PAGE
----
In that case you could use Genisys for G.M. using pass thru.Chrysler you could use EASE on PC or laptop or you could use a J 2534 compliant pass thru device.There are several of these on the market.Of course the best would be a DRBIII on chrysler or tech 2 with G.M. or PDS/IDS for Ford.Or if Toyota is your game then the Mastertech would be needed.I have all of these scanners and they are great but at a small fortune to own and update.Depending on what you do I would start by aquiring OE for most worked on vehicle lines then as time goes on start aquiring more.I have 7 OE lines covered and two generic scanners with some of all coverage and still find myself needing more.My next scanner purchase will be E-scan,this is a generic scanner capable of calculating volumetric efficiency.Hope this helps. :) But over all if money is a question right now you would be hard pressed to find a better platform than Auto Enginuity on laptop and PPC for road tests.You could get pro line with a a laptop and PPC for under 2000.00 and have great coverage OBDII and above.There are other generic scanners out there but at a greater price,plus updates are only 50.00 a year.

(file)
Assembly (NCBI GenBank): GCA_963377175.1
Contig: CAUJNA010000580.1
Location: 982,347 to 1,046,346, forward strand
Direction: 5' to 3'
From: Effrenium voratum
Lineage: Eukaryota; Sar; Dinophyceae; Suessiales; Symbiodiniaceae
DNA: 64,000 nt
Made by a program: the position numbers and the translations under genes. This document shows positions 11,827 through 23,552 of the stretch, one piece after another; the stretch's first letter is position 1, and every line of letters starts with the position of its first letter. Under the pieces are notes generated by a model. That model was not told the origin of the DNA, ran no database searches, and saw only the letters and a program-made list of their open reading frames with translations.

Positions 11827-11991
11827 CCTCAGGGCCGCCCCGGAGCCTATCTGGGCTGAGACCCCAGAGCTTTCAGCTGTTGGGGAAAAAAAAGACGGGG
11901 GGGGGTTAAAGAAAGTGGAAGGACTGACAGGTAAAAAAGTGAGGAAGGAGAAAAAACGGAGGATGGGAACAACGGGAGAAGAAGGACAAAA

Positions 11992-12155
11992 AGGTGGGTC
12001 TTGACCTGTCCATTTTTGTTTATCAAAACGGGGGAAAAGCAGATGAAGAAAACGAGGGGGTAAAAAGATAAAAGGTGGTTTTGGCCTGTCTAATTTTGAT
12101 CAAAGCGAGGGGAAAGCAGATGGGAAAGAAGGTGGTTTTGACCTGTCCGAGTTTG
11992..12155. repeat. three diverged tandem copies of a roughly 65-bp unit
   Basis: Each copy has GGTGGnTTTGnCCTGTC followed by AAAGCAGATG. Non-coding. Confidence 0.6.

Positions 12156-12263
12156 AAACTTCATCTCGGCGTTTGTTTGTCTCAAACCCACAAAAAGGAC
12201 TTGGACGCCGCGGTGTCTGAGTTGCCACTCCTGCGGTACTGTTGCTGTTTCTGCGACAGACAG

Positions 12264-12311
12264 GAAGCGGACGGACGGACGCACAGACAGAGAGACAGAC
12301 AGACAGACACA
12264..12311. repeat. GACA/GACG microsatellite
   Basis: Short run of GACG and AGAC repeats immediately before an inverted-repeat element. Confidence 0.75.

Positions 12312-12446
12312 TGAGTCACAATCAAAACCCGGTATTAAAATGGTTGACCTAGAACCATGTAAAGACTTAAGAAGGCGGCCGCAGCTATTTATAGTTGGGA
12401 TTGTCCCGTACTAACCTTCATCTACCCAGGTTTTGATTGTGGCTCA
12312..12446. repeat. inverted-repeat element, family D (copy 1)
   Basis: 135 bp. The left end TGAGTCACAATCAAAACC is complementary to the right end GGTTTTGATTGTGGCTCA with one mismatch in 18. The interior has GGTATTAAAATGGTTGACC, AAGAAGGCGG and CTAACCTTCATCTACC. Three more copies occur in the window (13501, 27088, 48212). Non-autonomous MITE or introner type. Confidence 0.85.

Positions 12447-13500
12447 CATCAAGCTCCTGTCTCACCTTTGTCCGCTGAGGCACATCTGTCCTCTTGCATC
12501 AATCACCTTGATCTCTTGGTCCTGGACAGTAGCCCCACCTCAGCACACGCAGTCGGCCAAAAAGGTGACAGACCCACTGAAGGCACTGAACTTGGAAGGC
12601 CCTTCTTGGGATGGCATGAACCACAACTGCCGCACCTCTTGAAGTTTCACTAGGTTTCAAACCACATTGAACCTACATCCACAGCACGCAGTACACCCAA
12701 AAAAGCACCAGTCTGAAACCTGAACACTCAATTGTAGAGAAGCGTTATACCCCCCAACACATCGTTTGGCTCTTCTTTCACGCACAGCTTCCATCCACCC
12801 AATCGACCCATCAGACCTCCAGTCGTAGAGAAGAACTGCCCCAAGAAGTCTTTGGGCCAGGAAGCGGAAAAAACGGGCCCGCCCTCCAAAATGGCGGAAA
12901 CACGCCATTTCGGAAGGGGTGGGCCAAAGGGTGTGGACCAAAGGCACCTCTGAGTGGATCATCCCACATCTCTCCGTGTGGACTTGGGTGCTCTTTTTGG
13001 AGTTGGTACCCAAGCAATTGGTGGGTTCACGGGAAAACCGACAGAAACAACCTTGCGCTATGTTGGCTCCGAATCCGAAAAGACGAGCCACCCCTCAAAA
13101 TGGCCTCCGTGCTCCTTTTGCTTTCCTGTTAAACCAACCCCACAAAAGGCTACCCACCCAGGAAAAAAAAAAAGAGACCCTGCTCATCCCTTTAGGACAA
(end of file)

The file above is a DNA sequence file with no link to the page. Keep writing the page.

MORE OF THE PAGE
M

MikeP

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#7
Well, maybe we are talking about the same thing, maybe not. Through posts on the transmission forum, I found out that maybe my pinion factor on an '04 chrysler minivan may have been lost when I did a battery change. Also, I have been told that when the van gets older, there is a pretty good chance of burning up the tranny with a battery disconnect, as it will run default (factory new tranny) settings that may cause severe slipping and therefore burnout, so a quicklearn is often done with a scantool to get the tranny closer to where it needs to be before it leaves the shop. I'm not talking about getting latest software updates direct from Chrysler (or GM or whatever, although that would be cool) Does the AE do this? Thanks, Mike